In an article in the Washington Post of October 20, Fred Hiatt points out that Iraqi intellectual Kanan Makiya has added another factor to be considered. Iraq was no longer a dictatorship according to him, but rather a sort of chaotic Mafia state. He says, "I admit I did not understand the full extent of the rot. A totalitarian state had metamorphosed into a full-fledged criminal state."
Indeed, the recent OIC conference in Malaysia was dissuaded from introducing a resolution urging a quick end to the American occupation, by the delegate of the Iraqi provisional government. He explained that a US pull-out would spell disaster for Iraq, which still has virtually no government insitutions - no police force and no army, and no state organization that could take on the tremendous task of reconstruction.
Two years may be a very optimistic estimate, but if Makiya and Baker are right, then the same time must be spent to establish any sort of state, not just a democracy. If so, there may be no short-cut in any case, and no advantage to compromising on the goal of democracy.
Kanan Makiya probably understood pre-invasion Iraq as
But the Iraqi-born academic, who has returned to live
Makiya's observation bears on the challenge the United
Bush administration officials have acknowledged their
Pauline H. Baker, president of the Fund for Peace in
"It will take a minimum of two years to get through
Baker is undoubtedly right about the miscalculation,
Makiya says he now believes that Iraq's loss in the
It was only in the 1990s, Makiya says, that the
Makiya sees the attacks on U.S. soldiers now as a
Does the fundamental miscalculation about the Iraq
But the challenges are heightened, he says, by the
While the regime prospered through black-market
Sanctions may "weaken the ability of the state to
It's yet another reminder of the inadequacy of our
Iraqi resistance looks set to intensify
By Lawrence Smallman in Baghdad
Spin doctors are well aware it is easier to sell a simple lie than tell a complex, often
That is why the United States dismisses armed resistance to its occupation of Iraq as "terrorism -
Since the start of the US-led occupation of Iraq in April, Washington has been at pains to
As recently as June, Paul Bremer, Iraq's occupation administrator, told a Congressional subcommittee
But since then he has changed his tune and this week he sounded his first note of alarm over the
"Starting in July, we saw them begin to regroup and come back in. There's no question we have scores
Iraqi analysts such as Salman al-Jumaili, doctor of political science at Baghdad University, agree.
Al-Jumali has studied the backgrounds of resistance fighters killed in combat.
"You will find that the vast majority of them are Islamists - I mean Sunni and Shia Muslims - who
The doctor estimates there are about 25 attacks every day, although only two or three usually make
Islamic and nationalist resistance
His analysis of Iraqi casualties and fatalities has led him to the conclusion that "Saddam
"It is important to mention nationalist resistance - among the dead we have found Turkomans and
The US' failure to rehabilitate Saddam Hussein's army is at the root of the problem, he says.
"America's great gift to the resistance movement was to disband the 350,000-man Iraqi Army.
"Now you have well over a quarter of a million men who know how to use weapons sitting at home with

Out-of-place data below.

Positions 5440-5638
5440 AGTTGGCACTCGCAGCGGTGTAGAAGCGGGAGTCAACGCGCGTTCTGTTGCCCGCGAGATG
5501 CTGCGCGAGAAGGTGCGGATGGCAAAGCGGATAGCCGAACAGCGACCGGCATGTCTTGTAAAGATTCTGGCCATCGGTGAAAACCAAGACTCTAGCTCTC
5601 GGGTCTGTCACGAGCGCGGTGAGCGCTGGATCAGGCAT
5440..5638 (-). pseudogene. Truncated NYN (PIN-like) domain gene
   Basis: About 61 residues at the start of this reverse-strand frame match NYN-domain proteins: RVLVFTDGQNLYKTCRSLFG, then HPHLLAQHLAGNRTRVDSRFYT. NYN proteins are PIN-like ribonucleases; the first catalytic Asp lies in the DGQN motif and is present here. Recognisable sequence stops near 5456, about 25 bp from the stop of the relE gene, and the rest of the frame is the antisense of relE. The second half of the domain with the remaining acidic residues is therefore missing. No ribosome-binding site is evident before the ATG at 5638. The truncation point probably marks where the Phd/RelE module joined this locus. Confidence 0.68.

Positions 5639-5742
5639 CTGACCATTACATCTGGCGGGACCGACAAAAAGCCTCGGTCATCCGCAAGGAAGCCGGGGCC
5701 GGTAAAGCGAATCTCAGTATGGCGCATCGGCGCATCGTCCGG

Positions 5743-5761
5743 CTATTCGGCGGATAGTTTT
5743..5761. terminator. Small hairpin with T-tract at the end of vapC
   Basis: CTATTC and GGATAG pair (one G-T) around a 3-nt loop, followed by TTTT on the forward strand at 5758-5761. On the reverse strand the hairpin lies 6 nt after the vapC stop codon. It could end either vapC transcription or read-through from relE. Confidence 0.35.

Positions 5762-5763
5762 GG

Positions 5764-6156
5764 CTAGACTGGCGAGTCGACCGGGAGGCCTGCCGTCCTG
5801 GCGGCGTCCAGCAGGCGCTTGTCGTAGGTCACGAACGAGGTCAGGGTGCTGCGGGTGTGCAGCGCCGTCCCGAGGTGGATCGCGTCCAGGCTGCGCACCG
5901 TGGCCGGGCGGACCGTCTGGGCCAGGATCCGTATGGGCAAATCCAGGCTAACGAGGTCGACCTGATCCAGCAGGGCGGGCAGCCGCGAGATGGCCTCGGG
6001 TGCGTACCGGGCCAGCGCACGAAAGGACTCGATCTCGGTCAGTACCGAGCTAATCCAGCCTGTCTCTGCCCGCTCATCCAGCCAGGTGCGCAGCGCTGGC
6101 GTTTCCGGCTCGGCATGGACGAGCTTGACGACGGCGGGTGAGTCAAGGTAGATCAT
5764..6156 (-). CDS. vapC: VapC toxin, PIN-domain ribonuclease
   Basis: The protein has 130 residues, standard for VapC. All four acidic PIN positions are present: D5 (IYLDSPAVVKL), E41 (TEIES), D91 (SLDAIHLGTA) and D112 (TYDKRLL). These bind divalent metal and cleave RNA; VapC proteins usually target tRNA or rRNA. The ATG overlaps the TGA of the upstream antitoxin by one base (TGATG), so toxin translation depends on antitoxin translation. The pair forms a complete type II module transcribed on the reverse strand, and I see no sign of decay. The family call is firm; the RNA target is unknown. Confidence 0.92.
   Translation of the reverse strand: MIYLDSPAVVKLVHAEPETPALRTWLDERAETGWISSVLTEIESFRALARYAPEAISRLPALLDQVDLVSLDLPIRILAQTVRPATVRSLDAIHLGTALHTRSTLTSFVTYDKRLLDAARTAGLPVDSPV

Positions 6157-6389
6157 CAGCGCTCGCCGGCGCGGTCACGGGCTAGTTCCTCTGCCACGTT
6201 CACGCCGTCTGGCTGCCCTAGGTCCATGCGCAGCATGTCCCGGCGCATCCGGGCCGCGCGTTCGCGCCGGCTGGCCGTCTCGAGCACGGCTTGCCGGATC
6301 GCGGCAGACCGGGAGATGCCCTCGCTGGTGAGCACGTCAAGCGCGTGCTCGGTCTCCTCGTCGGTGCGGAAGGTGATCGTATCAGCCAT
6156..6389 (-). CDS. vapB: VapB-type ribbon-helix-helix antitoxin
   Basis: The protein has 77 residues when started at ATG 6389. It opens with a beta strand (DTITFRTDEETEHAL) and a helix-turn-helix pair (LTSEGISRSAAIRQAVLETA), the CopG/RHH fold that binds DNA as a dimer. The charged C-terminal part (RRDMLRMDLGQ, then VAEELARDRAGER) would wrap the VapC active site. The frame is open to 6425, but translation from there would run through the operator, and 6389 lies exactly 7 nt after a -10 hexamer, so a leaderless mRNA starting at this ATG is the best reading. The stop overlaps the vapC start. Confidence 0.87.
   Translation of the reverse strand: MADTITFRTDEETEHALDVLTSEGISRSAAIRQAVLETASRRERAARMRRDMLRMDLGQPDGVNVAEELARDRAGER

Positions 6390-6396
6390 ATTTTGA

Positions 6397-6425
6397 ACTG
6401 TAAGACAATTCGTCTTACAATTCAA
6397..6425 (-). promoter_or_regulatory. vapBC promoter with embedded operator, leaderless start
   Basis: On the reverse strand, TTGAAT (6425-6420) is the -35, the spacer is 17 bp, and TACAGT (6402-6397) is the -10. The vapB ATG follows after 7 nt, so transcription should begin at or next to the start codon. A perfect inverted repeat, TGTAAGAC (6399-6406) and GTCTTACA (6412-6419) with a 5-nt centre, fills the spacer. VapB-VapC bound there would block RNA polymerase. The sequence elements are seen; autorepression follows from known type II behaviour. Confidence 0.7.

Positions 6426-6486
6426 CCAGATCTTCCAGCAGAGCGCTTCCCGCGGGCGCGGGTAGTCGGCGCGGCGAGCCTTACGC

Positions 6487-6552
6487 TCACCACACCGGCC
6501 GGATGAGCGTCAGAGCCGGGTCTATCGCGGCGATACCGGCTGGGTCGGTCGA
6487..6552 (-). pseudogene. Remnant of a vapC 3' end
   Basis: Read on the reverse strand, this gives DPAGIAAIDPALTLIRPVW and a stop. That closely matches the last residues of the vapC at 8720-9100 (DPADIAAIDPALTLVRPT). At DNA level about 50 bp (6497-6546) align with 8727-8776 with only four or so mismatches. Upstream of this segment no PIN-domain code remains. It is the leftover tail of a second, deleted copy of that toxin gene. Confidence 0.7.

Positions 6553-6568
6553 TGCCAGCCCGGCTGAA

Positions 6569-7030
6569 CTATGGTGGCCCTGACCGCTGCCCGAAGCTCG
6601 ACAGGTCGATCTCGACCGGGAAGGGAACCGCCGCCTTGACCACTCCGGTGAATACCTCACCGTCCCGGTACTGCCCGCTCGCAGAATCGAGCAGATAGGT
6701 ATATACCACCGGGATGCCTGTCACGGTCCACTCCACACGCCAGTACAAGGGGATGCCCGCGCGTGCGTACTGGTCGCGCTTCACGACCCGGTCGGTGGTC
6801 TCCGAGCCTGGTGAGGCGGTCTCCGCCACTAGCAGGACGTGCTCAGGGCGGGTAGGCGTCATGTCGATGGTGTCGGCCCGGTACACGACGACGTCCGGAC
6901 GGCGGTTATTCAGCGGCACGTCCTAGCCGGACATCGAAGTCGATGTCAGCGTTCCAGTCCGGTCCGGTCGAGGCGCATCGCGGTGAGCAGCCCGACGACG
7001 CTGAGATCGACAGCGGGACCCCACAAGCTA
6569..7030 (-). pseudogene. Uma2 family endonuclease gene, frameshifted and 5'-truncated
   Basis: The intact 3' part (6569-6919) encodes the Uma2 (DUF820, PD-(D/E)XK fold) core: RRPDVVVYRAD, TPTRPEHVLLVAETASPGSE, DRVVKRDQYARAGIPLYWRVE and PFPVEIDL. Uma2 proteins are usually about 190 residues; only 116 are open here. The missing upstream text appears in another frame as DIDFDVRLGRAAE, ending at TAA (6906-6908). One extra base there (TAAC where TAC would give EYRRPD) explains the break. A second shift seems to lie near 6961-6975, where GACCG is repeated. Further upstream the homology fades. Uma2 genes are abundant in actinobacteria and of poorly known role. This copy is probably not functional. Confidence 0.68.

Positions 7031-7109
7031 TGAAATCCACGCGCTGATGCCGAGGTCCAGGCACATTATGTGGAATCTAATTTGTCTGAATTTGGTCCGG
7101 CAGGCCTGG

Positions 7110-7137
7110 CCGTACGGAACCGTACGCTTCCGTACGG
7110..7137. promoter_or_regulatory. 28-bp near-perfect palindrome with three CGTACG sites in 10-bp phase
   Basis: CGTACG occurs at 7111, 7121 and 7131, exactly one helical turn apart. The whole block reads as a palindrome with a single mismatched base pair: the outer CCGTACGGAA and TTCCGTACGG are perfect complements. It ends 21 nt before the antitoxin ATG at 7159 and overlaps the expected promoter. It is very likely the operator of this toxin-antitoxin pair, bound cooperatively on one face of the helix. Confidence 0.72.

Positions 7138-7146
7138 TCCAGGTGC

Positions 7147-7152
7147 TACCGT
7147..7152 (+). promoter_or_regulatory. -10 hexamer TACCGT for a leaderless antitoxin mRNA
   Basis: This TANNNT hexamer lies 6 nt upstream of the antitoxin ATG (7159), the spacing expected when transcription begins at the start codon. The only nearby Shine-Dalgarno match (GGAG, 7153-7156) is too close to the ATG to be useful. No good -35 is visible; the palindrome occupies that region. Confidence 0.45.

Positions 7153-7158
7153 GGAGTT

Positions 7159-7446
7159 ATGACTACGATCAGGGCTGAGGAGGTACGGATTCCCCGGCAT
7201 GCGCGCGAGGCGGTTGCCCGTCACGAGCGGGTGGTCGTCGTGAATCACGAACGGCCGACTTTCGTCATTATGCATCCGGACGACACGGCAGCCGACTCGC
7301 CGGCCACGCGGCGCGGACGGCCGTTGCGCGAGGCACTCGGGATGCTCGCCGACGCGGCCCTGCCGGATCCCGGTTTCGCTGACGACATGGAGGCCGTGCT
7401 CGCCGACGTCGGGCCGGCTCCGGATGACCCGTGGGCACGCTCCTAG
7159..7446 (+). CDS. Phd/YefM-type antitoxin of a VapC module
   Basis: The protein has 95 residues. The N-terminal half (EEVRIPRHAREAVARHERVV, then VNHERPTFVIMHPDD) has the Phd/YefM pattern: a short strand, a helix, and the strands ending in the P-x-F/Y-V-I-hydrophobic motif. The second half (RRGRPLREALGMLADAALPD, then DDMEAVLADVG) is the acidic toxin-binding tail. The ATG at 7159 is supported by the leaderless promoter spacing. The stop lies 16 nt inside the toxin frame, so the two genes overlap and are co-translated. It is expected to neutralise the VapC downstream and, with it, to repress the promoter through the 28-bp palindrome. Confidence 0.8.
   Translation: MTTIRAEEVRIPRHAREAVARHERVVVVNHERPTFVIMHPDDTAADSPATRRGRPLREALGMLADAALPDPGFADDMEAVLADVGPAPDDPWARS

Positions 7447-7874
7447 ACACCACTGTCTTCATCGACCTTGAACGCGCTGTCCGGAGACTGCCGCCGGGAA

"So an ex-soldier or civilian who is religious can find a movement that supports his views, a man
Although Iraqi Islamist fighters form the great majority of the resistance, no particular group
There are literally dozens of militias with no central planning or coordination, although there is
"There are many differences between the different groups, even between different Islamist resistance
Qahtan al-Khafaji, a doctor of strategic studies at the college for political science, says the
"Islamic resistance continues to grow among both the Shia and the Sunnis as it becomes clear that
"Look at the port of Um Qasr - it has become a private American company. It imports weapons and
"Look at Baghdad airport; it is used as a prison for the '55 most wanted' rather than being rebuilt
'War on terror'
"Look at how the $87 billion passed by the US Senate only recently is going to be spent - $67
On the other hand, Al-Khafaji believes the US administration needs a certain amount of resistance to
"They have a global war on terror, as they call it. They can't pin down al-Qaida, but the longer
"This is what the Americans want - it is the only thing they can use to justify remaining in a
"If there was no resistance, what excuse could the US use not to hand over control to the Iraqi
Al-Khafaji is convinced Iraq is fast becoming the preferred destination for international
"Al-Qaida may still be a minority phenomenon in Iraq, but it is likely to become increasingly
Meanwhile, Muthanna Harith al-Dari, a doctor of Islamic sciences at Baghdad University agrees with
Americans forces must leave, or they face being the architects of their own downfall, he says.
"US authorities must transfer power to Iraqis immediately. They should not hang around to ensure a
He accuses Washington of a thinly-veiled attempt to neo-colonise Iraq.
"At the moment, it is all too obvious that the Americans are only attempting to secure places that
"In Britain's Independent newspaper last week, one article pointed out that only five people died in
The sooner Iraqi police patrol Iraqi streets and Iraqi soldiers protect towns and borders, the
"The US could end the fighting tomorrow by withdrawing its army and taking it back home. They came